Devoted fans of American crime shows like Criminal Minds or Law and Order (and who isn’t?) know the pattern. A troubled individual after watching violent movies decides to emulate the disturbing adventures he has seen on screen. Judging by his latest actions–meddling in Ukraine’s presidential affairs last December, then annexing Crimea in March and, despite the Kremlin’s denials, surely standing behind pro-Russian separatists in East Ukraine–Russian president Vladimir Putin has been watching Hollywood films.
I’d say, Hollywood made him do it. To a degree at least. Not that Putin had been a shining example of democracy all along.
Shortly after he came to power in 2000 he began jailing some “dishonest” oligarchs, clamping down on the “irresponsible” press, suppressing critics of his regime and flexing military muscle, in a brief 2008 war with Georgia, former Soviet republic. Still, despite its enormous size–from Finland to Japan–Russia was no longer communist or isolated USSR. Yet this fact got overlooked by the US movie industry even then.
Perhaps because the 1991 Soviet collapse has not brought about a better enemy to portray. There was just not enough of the commercially required “boom.” Cuba’s Fidel Castro has been aging rapidly. And as fun as it has been to watch North Korea’s Kims, late Jong Il and now Un, threatening to annihilate the Western world, could they really deliver.
Communist China is an excellent adversary, but having an Asian enemy isn’t always politically incorrect. Moreover, China owes the American debt, produces American toys and Jacky Chan is beloved by the adults and kids alike.
The Arab enemy is not only politically incorrect but scary to portray—we still shiver at the memory of 1994 True Lies’ Crimson Jihadist Palestinian Salim Abu Aziz (Art Malik). Today it’s got worse—Al Qaida branching into ISIS, sowing destruction on its way.
Iran surely has had some sound success with 300, its 2014 sequel Rise of an Empire or Argo, but once again, too negative of a depiction can be dubbed as politically incorrect. Besides, let’s be honest, their Persian empire vanished centuries ago.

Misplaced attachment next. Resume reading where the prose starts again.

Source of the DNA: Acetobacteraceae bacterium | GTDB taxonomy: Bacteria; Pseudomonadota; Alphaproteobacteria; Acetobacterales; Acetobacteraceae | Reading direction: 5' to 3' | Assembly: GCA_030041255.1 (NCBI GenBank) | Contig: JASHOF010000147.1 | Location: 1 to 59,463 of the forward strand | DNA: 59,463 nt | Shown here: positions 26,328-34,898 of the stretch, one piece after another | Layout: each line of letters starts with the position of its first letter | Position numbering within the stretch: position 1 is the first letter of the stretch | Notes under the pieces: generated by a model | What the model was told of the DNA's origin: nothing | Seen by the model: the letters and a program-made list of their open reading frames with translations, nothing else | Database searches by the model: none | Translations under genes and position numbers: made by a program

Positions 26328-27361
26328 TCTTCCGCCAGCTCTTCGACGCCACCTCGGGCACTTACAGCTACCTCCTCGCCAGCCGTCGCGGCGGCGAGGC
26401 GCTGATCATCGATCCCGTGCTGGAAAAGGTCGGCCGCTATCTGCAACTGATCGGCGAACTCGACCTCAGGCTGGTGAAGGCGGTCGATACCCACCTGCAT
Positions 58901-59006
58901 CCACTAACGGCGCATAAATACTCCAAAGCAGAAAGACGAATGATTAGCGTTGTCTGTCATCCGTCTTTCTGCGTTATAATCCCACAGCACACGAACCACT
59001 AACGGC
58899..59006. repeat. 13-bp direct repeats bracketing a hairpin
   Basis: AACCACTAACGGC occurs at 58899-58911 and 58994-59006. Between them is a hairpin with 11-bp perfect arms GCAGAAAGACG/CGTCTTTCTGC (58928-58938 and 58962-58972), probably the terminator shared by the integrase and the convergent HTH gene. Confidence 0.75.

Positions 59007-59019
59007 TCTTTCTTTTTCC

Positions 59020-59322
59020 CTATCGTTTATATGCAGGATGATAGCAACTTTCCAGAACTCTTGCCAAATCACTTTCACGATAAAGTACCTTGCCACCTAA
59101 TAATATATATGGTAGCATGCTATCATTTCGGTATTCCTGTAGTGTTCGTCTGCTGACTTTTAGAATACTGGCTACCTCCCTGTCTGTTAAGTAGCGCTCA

In 2004, 13 years after the Soviet demise–i.e. there were no more red flags or dour chess players, and the Kremlin was a partner in George W. Bush’s War on Terror–judging by the ad industry (not Hollywood but close enough) Russia was still a very bad guy. See, Holiday Inn Express Shower head.
My favorite was The Golden Compass that in 2007 showed the enemy as we knew it, looking like Grigory Rasputin and shouting in Russian. Why, one might ask? The answer had remained mute at the time. (And BTW, there was an evil Rasputin in Hellboy II).
By 2010 we were no longer asking. US reset policy with Russia has gone awry and Putin announced his (rather unconstitutional) return as president (after serving as Prime Minister while Dmitry Medvedev, current Prime Minister, in 2008 was put in to warm Putin’s Kremlin seat).
That year gave us Salt, which vents conspiracy theories and long-term plots by the Russians to become totalitarian and destroy America. In 2011 there were Mission Impossible: Ghost Protocol about the IMF’s shut down when it’s implicated in the bombing of the Kremlin; Limitless with a Russian money launderer/thug/criminal gangster; Tinker, Tailor, Soldier, Spy based off a book about Cold War era spying and X-Men: First Class where the plot revolves around alternate history of the 1962 Cuban Missile Crisis.
Putin himself though has been asking for it–parading half-naked across Siberia, sometime with a rifle in hand, saving tigers and bears–exploits that no entertainment could (or should) ever ignore. He has been a Russian cross between ridiculous Kim Kardashian and real-life James Bond.
All the media brouhaha notwithstanding, remarkably (perhaps not so much) as it was after the Cold War in the 1990s, Americans generally are not interested in Russia (its actions in Ukraine, a faraway place on the outskirts of Europe, is not enough of a threat to America yet? Or the Russian threat is just so familiar it is boring?), but they are certainly fascinated with all things Putin, the anti-Bond in their view.
Let me clarify, Putin’s current turn to authoritarianism is surely not America’s fault. More so, it is the logical result of his KGB background and his following the Soviet models of centralization of everything.
Yet the question remains, has Hollywood been profoundly prophetic, proving an often overlooked maxim, Culture never lies about politics? Or by overstating the threat had Hollywood have a hand in Putin’s final transformation?
Just like those outcasts in Criminal Minds Putin might say he simply had to fill in the “bad guy’s” shoes, to become as menacing as the movies had made him look. He’d say he actually likes swimming with dolphins instead, and indeed looks forward to watching Dolphin Tale II, but Hollywood simply made him do it.